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Thursday, June 10, 2010


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This got me thinking about Max Stirner and his seminal work "The Unique One and His Own". An old friend of mine who was brilliant philosopher and philologist, and was fluent in German, claimed it should translate as "The Unique One and His Property". At the time of his early death we were exploring the idea of doing a new translation of this great work.

Have you studied Stirner? Any thoughts?


By the way, I like your blog. I have made it a regular stop in my day to day surfing.


Just a pedantic nitpicky point here. I don't know where the maxim 'existence is a predicate', but it almost certainly originated in the period of traditional logic, according to which every proposition consists of just two terms, subject and predicate, joined by the 'copula'. The question was whether the verb 'is' simply unites subject and predicate, saying that Socrates = a white thing, for example. Or whether it genuinely is part of the predicate, or can be expressed as part of it.

In this traditional sense, read 'predicate' as 'property'. Although a further complication is that in Aristotelian logic, 'property' is one of the 5 predicables: genus, species, differentia, property, accident

In the modern sense, a predicate is simply a bit of a sentence with a gap in it. There can be more than one gap, e.g. '- loves -'. In the modern sense, obviously '- exists' has to be a predicate.


Thanks for the comment and the kind words. I have the 1907 translation of Der Einzige und sein Eigenthum by Steven T. Byington as The Ego and his Own. My marginalia suggest that I read parts of it in 1973-74. But I didn't make a proper study of it, and haven't returned to Stirner since then. But of late I have been reading some anarchist stuff and this makes me want to re-read Stirner.

"The Unique One and his Property" would be a good translation of the title. Eigentum is what one has or possesses, what one owns, what is one's property. One would use Eigenschaft, however, if one were referring to an attribute or feature. Thus my car is part of my Eigentum whereas my weight is one of my Eigenschaften.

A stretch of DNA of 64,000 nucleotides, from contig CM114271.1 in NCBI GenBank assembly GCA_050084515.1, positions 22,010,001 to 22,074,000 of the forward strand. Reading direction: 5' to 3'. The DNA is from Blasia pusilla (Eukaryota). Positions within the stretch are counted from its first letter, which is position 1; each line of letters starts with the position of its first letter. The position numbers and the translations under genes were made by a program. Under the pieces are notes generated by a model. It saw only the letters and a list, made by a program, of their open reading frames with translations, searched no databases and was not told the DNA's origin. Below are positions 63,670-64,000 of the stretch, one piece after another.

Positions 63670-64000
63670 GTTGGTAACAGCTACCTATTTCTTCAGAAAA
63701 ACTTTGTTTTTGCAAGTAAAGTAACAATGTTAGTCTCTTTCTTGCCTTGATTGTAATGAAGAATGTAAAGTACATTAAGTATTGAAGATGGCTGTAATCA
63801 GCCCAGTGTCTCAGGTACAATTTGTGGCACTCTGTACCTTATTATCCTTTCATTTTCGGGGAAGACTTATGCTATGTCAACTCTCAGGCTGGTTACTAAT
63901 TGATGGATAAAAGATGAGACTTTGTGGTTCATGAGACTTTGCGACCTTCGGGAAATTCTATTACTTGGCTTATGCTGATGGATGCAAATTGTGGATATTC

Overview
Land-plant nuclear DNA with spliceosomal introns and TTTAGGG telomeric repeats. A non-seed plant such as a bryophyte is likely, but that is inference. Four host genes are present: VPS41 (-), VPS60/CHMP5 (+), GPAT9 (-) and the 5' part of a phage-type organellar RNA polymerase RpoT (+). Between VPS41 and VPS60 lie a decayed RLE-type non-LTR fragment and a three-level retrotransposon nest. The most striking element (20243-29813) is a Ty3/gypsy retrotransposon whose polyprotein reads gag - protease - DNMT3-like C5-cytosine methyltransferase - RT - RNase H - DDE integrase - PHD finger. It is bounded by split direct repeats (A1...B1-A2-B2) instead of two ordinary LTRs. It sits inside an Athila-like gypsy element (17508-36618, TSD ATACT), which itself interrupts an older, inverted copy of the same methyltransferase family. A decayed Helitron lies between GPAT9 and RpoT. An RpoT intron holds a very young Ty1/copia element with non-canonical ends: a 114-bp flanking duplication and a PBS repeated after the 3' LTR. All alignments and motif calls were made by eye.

There are analogies between the two uses of 'property.' Thus we speak of possession in both cases. I possess my being male and I possess my car, but not in quite the same sense. I instantiate my properties in the Eigenschaft sense but not my properties in the Eigentum sense.

>>In this traditional sense, read 'predicate' as 'property'. << That was one of the points I made. But I was thinking of Kant: Offenbar, das Sein ist kein reales Praedikat. "Obviously, Being is not a real predicate." That means: Beng or existence is not a real property, where 'real' means: pertaining to quiddity or whatness.

>>In the modern sense, a predicate is simply a bit of a sentence with a gap in it.<< Right. Start with 'London exists,' take out 'London' and you get: ' ___ exists.' So it is obvious that 'exists' is a first-level grammatical predicate. But it doesn't follow that existence is a first-level property. In a logically sanitized language a la Frege, 'exists' is not an admissible first-level predicate.

Steven T. Byington

Thanks for that. I thought Tucker was the first.

Thanks for writing this, I learned a lot from it.

You're welcome, Komal. Part of the purpose of this blog is to provide free philosophy lessons.

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